It was established in November 1909 (Meiji 42) (after the Ogawamachi store opened in October), and was sold to Kyodo Fire Insurance Company for 100,000 yen in less than ten years later in November 1918 (Taisho 7). It must because it was in business for only a short period of time that there is little material on it.
In addition to the panoramic view from the direction in which Hakuhinkan stood, I discovered another valuable postcard that showed the façade of the Tenkado building in the Reference Room. The façade also had decorative windows depicting the sun and some engravings on the outer walls. It was tall for a three-story building, and compared to the building next to it, it could well have been a five-story building.
Front entrance of Tenkado
I found myself stunned when I saw the cover page of the fifth volume of Ginza Bunka Kenkyu (Ginza Culture Research), the study groups’ journal. The cover page, or the first page, to be precise, had a description of the material on the cover page written by Mr. Susumu Saegusa –
“The long shot photo on the cover page is a postcard from the The Great Sights of Tokyo series. It shows Takekawacho on Ginza Dori (currently, Ginza 7-chome) at the end of the Meiji period, taken from the roof of the tall (five-story) Tenkado building that had been newly built and opened in Izumicho, the adjacent area.”
Since it says “five-story” here, the building may have been rebuilt at some point, but looking at the cover page picture, I unconsciously put myself into Kafu’s shoes. Since it looks out to the main street, there are no laundry platforms or showering to be seen, but indeed it is a good view that makes one want to climb up to the rooftop. By the way, on the right side of the street, there is a white building that seems to read “Yamaha Organ Piano,” and this must be the predecessor to the current Yamaha building.
The description includes excerpts from Karamonoya to sono seso (Chinese merchandisers and their society) (Michio Ito ed.) and Tohto shin-hanjou-ki (New records of prosperity in the eastern capital) (by Koken Yamaguchi), the latter of which I found quite amusing:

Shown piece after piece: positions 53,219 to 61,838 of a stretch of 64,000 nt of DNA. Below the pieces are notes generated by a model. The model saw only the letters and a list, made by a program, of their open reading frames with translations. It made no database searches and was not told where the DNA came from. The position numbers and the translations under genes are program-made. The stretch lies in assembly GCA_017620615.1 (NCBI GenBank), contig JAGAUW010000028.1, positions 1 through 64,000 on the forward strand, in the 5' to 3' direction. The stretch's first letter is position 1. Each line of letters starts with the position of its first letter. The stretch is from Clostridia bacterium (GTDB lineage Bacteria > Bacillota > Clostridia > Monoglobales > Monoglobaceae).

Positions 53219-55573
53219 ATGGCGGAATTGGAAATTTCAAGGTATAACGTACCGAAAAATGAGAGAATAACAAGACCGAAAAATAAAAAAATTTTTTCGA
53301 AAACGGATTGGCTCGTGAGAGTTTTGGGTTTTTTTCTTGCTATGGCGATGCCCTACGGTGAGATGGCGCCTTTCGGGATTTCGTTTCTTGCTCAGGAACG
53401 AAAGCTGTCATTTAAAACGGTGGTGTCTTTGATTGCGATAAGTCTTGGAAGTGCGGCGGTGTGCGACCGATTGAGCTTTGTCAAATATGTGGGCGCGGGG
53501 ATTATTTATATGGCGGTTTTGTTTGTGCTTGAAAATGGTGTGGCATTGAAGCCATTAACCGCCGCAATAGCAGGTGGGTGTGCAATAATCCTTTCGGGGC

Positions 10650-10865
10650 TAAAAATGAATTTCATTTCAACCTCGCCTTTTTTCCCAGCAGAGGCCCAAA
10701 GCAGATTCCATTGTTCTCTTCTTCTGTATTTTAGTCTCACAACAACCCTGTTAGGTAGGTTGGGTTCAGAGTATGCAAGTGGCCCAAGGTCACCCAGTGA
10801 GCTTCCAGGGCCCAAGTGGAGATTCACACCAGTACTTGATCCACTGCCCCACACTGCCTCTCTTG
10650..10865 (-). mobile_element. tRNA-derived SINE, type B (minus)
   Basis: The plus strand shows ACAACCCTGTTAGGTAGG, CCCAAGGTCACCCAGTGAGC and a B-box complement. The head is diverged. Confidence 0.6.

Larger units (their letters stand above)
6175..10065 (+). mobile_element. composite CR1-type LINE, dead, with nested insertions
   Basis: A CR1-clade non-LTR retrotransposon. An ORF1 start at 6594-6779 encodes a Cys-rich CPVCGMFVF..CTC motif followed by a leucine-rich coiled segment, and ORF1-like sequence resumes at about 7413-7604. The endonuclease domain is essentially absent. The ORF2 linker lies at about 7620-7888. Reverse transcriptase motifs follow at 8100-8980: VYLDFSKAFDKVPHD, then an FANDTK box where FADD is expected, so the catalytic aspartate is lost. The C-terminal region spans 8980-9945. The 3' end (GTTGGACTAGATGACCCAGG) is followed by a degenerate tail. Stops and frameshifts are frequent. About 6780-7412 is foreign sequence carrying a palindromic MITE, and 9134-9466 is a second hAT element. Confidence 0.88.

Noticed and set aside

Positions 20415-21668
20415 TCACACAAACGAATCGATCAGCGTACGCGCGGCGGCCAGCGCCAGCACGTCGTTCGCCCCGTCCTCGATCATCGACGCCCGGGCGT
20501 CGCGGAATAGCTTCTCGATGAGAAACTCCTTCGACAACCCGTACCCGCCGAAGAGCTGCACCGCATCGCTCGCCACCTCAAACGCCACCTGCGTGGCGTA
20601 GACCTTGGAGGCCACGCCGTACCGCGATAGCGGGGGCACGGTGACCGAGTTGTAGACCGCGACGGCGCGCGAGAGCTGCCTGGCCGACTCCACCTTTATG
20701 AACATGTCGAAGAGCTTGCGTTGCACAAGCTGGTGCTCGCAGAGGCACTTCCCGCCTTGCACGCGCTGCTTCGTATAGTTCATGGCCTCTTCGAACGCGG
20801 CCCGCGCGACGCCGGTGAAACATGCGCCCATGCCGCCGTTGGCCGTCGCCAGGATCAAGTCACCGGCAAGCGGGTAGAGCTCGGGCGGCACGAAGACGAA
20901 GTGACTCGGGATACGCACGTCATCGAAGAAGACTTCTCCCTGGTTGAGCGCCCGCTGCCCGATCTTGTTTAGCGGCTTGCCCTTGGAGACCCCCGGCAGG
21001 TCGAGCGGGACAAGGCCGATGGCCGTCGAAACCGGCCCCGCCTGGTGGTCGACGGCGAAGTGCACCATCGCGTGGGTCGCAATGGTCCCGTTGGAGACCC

“Tenshodo’s illumination, Tenkado’s towering large hat on its high-rise roof and Hattori’s large clock are the important ornaments of Ginza. […] Tenkado’s way of doing business, extensively advertising in the newspapers that it was the largest discount store under the sun and showing motion pictures inside the store, was indeed eccentric.”
Tohto shin-hanjouki was published in 1918 (Taisho 7), the year Tenkado went out of business. I was curious about the “newspaper ad” that was mentioned in the excerpt, and as always, went to the National Library to look for then in the reduced-size editions of old newspapers. I found several ads in the paper dated from October to December, 1909.
First, an ad of the Kanda-Ogawacho store which had a motion picture theater called Tenkaza adjacent to the store.
Under the ad copy, “Come to Tenkado and Tenkaza to keep up with the latest trends,” it said, “Tenkado sells truly inexpensive products and customers who buy more than three yen’s worth will be granted the opportunity to see a rare motion picture at Tenkaza as a token of our appreciation,” so movies were used as a promotional tool. By the way, the building standing in the Ogawamachi intersection still bears the name Tenkado Building, although it is a successor with no traces of those days.
Then in the November 27 newspaper, I found an advertisement of “Tenkado opening in near Shimbashi.” Since in those days, the tram stopped at “Shimbashi” station, close to Shimbashi Bridge, in front of Hakuhinkan, I have no doubt that this ad referred to the Ginza (Izumocho) store. November 27 was a Saturday, so the store must have opened on a weekend before the end-of-year shopping season.
“Tenkado features high-quality Western goods sold at a surprisingly cheap price.” Under a casual copy, the ad listed some of the merchandise it carried:
Latest fashion hats, latest style ladies’ stoles, blankets, lap blankets, knits, gloves, socks, suspenders, perfume, soap, drawstring purses…
It was a time when hats were very popular among gentlemen, and not only did Tenkado use a top hat as its logo, a hat store on the same street also often had ads printed in the newspaper saying “Trendy hats at Daitoku Shoten.”
Tenkado’s ad ends aggressively: “Unbeatable discounts. No reason not to go. No time to lose”
And they had reason to rush their customers, as Tenkado disappeared from Ginza in no time….
Mr. Izumi, at Saegusa Cultural Project Office in Ginz